There are 11 All Blacks in their match-day 23 who have never played England at Twickenham before.
To put that into some kind of perspective, the last time the All Blacks played at Twickenham in 2014, the only three players new to the experience were Patrick Tuipulotu, TJ Perenara and Beauden Barrett - and they were all on the bench.
In this modern age of saturated test coverage it is unusual for there to be so many All Blacks who have never played against such a highly ranked opponent.
But this scenario is not just a statistical quirk brought up for interest's sake. This is a relevant issue for the All Blacks as playing England at Twickenham is one of the great challenges in world rugby.
It ranks alongside playing the All Blacks at Eden Park or the Springboks at Ellis Park.
It is a must tick fixture in any All Black's career as the experience of playing there takes individuals to the cusp, and maybe beyond, of their known mental and physical frontiers.
Twickenham is a rugby experience like no other. Anyone who uses the term "cauldron" to categorise the effect of a stadium should wait until they have seen England play at Twickenham before they anoint anywhere else with such a description.
From the towering stands will come a wall of noise on Sunday (NZ time) that will drown out the haka. If England start well, "Swing Low, Sweet Chariot" will start to reverberate so loudly that no All Black will have a clue what their teammate next to them has said.
And as much as the atmosphere can intimidate opponents, it inspires England who have only lost there once in the last three years. As a result, the wheels can fall off quickly and dramatically for opposition sides.
The All Blacks discovered that in 2012. England had been struggling for form leading into the fixture then boom, they clicked. New Zealand's game unravelled and the All Blacks became almost powerless to stop the white machine crushing them.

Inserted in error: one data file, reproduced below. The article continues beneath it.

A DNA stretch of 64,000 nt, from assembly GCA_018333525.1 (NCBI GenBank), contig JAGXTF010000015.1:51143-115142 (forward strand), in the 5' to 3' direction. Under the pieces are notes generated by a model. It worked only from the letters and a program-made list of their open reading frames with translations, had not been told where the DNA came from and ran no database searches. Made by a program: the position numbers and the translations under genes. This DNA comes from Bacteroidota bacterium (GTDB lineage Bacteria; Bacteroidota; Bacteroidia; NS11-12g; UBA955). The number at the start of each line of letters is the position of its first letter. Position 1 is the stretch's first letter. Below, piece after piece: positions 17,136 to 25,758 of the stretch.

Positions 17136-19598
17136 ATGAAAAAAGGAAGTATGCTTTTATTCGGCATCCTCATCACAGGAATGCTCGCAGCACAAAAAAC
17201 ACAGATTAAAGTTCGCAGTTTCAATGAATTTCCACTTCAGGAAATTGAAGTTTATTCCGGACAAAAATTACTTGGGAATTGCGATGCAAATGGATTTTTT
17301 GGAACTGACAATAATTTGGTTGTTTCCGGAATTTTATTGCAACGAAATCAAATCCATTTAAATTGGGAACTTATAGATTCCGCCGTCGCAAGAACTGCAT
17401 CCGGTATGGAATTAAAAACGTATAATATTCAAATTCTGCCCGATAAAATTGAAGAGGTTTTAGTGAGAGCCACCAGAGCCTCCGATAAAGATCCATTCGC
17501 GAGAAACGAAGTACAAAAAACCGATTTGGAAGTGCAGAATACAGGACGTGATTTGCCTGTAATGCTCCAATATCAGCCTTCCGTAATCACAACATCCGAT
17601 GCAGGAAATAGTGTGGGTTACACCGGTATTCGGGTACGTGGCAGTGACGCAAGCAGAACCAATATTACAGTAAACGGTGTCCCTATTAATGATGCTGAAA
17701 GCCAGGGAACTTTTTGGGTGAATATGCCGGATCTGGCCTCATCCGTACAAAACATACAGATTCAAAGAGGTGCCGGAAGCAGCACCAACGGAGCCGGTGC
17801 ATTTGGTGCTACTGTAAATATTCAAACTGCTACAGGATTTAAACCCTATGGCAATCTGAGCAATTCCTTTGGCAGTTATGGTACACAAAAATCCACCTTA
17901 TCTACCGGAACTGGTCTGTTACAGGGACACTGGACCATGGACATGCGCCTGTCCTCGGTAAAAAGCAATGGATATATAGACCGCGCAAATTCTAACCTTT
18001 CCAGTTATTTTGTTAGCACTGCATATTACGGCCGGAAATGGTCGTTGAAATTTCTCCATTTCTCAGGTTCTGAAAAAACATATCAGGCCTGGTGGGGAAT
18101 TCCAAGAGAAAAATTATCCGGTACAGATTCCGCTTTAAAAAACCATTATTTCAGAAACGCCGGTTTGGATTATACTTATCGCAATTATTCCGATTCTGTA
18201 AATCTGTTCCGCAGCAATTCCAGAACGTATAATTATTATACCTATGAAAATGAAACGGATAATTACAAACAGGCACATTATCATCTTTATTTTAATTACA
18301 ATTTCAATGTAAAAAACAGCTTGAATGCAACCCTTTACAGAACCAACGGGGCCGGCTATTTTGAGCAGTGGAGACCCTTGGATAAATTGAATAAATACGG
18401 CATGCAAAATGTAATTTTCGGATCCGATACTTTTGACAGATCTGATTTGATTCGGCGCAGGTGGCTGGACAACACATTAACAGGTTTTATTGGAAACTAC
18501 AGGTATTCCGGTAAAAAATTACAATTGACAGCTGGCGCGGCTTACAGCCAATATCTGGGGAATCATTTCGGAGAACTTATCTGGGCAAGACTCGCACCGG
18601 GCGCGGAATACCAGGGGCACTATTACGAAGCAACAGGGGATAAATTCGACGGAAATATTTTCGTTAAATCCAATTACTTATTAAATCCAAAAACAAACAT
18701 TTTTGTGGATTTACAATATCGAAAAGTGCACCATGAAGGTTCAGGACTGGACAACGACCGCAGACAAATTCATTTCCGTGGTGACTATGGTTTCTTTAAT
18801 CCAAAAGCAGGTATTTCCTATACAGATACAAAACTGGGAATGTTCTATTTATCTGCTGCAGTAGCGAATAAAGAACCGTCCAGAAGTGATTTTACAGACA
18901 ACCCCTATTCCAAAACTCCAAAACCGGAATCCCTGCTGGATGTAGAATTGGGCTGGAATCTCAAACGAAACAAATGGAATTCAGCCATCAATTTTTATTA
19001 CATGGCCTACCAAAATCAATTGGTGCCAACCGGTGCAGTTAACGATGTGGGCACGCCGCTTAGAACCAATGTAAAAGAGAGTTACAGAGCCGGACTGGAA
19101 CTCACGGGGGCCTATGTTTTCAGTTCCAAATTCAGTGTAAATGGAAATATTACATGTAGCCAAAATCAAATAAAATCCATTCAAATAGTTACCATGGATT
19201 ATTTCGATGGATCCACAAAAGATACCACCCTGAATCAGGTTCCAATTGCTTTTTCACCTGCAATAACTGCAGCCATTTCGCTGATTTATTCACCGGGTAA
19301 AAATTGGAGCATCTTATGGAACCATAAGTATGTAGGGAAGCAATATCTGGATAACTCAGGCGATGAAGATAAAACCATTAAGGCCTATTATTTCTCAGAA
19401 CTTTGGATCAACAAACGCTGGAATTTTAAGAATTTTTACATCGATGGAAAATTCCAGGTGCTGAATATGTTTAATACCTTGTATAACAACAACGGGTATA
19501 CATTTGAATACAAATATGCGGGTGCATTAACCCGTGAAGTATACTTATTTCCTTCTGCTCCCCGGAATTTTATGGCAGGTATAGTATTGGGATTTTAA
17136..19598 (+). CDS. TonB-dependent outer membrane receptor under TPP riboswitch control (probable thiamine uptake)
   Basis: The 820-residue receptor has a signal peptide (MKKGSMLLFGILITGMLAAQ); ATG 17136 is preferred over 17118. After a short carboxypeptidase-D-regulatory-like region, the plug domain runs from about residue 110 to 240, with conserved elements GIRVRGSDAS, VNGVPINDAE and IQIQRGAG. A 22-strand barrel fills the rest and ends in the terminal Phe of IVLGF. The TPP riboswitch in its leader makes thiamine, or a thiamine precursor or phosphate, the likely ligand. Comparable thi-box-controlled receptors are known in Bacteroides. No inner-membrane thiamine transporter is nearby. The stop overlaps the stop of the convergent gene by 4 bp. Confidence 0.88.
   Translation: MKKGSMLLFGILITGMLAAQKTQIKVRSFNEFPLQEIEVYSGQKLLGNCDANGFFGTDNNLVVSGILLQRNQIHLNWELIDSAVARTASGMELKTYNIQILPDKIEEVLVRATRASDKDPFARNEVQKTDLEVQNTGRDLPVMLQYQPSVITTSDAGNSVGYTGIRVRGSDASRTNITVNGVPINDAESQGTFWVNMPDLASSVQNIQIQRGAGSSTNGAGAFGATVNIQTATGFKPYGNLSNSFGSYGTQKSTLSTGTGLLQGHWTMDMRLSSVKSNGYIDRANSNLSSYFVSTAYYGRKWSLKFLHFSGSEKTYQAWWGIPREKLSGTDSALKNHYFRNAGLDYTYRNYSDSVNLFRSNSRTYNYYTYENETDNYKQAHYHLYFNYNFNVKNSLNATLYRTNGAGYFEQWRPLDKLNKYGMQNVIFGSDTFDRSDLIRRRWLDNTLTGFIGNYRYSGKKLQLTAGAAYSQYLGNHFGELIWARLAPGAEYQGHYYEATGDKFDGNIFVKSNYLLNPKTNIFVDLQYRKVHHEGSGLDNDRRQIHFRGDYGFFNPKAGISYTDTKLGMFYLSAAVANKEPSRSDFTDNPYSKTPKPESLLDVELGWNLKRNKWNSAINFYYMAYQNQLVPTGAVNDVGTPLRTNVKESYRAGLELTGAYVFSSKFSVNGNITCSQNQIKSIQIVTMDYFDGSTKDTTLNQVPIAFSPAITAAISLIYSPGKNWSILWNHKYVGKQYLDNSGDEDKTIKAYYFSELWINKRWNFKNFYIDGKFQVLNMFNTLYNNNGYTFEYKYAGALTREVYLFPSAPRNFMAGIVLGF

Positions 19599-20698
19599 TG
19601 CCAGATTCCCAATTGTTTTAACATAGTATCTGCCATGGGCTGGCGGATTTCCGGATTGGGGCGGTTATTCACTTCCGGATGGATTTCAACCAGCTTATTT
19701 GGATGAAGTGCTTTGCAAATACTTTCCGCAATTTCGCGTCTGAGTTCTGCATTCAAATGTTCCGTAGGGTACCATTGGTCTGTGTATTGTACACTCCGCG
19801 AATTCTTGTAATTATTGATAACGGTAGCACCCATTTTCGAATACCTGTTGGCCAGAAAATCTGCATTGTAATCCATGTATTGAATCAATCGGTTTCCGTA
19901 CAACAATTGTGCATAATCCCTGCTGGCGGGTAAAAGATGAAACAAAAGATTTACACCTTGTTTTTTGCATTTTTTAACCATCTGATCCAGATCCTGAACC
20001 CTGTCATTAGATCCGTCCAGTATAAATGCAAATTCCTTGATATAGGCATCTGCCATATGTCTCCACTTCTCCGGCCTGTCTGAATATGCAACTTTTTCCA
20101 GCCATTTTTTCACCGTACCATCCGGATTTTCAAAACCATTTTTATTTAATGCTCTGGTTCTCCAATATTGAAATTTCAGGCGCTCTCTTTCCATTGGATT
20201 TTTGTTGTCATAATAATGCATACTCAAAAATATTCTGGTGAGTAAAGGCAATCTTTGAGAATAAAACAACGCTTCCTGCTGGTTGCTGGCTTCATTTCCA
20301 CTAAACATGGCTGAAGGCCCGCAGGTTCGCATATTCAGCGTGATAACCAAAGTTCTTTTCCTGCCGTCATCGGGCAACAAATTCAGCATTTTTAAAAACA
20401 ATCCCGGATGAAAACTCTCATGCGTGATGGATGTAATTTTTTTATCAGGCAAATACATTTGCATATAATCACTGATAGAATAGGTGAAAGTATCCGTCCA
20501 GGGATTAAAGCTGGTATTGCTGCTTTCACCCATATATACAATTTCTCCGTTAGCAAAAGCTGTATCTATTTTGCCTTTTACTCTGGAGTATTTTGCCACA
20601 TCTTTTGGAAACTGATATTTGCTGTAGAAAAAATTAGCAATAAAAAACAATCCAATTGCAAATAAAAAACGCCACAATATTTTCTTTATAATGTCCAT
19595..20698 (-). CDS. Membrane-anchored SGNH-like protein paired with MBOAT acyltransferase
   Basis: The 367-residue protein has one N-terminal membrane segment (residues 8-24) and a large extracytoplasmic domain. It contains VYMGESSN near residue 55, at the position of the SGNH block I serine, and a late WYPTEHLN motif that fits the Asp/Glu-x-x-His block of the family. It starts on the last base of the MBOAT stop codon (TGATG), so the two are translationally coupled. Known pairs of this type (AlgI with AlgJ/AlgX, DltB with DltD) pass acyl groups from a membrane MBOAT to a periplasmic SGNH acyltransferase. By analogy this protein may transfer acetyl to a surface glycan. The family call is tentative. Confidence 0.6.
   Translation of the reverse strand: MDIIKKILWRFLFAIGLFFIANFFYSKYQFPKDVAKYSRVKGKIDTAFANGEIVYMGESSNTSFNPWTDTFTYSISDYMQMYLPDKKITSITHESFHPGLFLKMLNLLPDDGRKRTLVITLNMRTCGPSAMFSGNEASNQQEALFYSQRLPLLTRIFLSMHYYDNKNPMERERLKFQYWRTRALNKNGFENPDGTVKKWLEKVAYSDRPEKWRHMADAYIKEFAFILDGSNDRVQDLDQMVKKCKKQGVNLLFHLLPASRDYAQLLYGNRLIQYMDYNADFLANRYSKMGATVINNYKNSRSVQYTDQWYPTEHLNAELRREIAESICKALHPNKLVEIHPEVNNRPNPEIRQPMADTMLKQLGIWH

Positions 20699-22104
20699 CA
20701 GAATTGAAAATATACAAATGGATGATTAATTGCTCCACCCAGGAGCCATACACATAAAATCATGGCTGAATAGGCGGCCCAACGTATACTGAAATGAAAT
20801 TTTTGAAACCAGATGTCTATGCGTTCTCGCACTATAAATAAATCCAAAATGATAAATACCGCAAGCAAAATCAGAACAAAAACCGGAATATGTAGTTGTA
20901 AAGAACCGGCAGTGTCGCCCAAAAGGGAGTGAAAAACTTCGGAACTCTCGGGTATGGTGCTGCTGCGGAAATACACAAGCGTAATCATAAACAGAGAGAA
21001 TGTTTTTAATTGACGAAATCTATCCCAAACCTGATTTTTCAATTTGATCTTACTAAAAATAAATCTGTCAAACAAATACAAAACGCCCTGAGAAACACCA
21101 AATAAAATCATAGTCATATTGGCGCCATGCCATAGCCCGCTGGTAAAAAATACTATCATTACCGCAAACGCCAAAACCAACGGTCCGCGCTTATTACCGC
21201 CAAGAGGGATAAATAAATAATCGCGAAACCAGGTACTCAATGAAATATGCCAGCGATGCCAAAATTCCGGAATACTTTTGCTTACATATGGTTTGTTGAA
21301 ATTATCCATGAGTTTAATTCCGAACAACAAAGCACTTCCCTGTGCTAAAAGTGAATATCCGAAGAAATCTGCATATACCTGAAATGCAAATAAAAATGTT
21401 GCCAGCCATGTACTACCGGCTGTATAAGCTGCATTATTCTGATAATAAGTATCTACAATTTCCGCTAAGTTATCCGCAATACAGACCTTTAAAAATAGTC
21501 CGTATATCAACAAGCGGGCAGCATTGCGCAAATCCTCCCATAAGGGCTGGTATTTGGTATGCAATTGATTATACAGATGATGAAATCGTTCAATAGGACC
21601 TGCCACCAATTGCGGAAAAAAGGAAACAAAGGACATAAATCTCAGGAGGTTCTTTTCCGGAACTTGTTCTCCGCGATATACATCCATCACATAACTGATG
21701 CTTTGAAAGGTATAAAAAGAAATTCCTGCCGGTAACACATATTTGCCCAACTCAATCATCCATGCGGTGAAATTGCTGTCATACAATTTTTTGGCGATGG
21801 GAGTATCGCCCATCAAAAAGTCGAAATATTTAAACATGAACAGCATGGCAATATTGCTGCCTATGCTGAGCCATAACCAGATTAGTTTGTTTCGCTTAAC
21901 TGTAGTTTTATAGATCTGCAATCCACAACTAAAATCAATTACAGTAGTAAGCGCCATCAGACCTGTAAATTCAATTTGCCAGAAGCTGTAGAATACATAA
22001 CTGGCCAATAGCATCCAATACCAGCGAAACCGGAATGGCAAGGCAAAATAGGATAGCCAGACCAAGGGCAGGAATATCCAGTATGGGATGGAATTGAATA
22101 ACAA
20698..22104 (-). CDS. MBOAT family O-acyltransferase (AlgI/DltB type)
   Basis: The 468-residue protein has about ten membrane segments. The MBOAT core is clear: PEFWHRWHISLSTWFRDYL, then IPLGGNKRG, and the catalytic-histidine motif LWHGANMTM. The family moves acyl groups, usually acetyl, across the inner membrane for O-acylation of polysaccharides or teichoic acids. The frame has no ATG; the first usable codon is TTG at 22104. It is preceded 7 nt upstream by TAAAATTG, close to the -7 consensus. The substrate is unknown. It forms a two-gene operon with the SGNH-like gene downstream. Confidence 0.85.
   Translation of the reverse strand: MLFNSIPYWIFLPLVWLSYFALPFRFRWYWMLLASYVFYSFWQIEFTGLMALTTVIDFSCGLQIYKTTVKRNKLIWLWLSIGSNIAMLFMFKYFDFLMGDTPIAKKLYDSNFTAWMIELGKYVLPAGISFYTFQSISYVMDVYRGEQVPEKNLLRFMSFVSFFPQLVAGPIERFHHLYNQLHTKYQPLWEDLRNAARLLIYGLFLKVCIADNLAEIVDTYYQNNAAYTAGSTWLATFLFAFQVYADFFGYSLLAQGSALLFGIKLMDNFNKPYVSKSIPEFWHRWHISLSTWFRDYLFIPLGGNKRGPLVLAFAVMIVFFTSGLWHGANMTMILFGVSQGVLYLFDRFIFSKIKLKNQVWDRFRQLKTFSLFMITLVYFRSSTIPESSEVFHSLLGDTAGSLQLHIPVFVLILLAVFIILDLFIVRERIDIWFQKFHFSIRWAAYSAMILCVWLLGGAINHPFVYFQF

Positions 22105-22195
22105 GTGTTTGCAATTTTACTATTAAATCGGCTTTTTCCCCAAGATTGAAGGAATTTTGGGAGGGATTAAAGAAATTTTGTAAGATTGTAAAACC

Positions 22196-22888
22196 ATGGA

There is potential for history to repeat. England are a good team who lost their way earlier this year and the way things are with their own media, it doesn't take much for them to be written off.
That's how it is in England – there is no middle ground, no perspective. When England were winning Eddie Jones was being pushed for a Knighthood. They lose a few and it is off with his head.
The more balanced appraisal of England is that, despite their injuries, they are capable of finding the physical edge, composure and accuracy needed to beat the All Blacks.
They are capable of tapping into the energy created by the crowd, of riding the sense of occasion to slowly build the pressure to the point where the All Blacks could go pop.
This will be a test of leadership for the All Blacks as much as anything else. This is the game above all others that will determine whether Kieran Read has the skills and strength of personality he needs to captain his team in the most hostile environments.
If things start going wrong, the rot will have to be stopped quickly or England, as Ireland did in Chicago two years ago, could push too far ahead on the scoreboard for a salvage job to be mustered.
Being able to stay calm in those moments when England are dominating will be the deciding factor as to whether the All Blacks win or not.
As All Blacks coach Steve Hansen said: "Playing England at home for anybody is a massive challenge. They have only been beaten there once in the recent reign.
"There will be 80,000 people singing songs and the only way we can call out them is by dominating and so at some point they are going to be singing because we won't dominate for the whole 80 minutes."
The All Blacks have everything they need to win. They have a commanding set-piece, an improving driving maul and a backline with strike power.
But it all has to be put together in the right way. It is about doing the right things at the right time and that group of players new to Twickenham finding a way to treat the experience like they would any other test.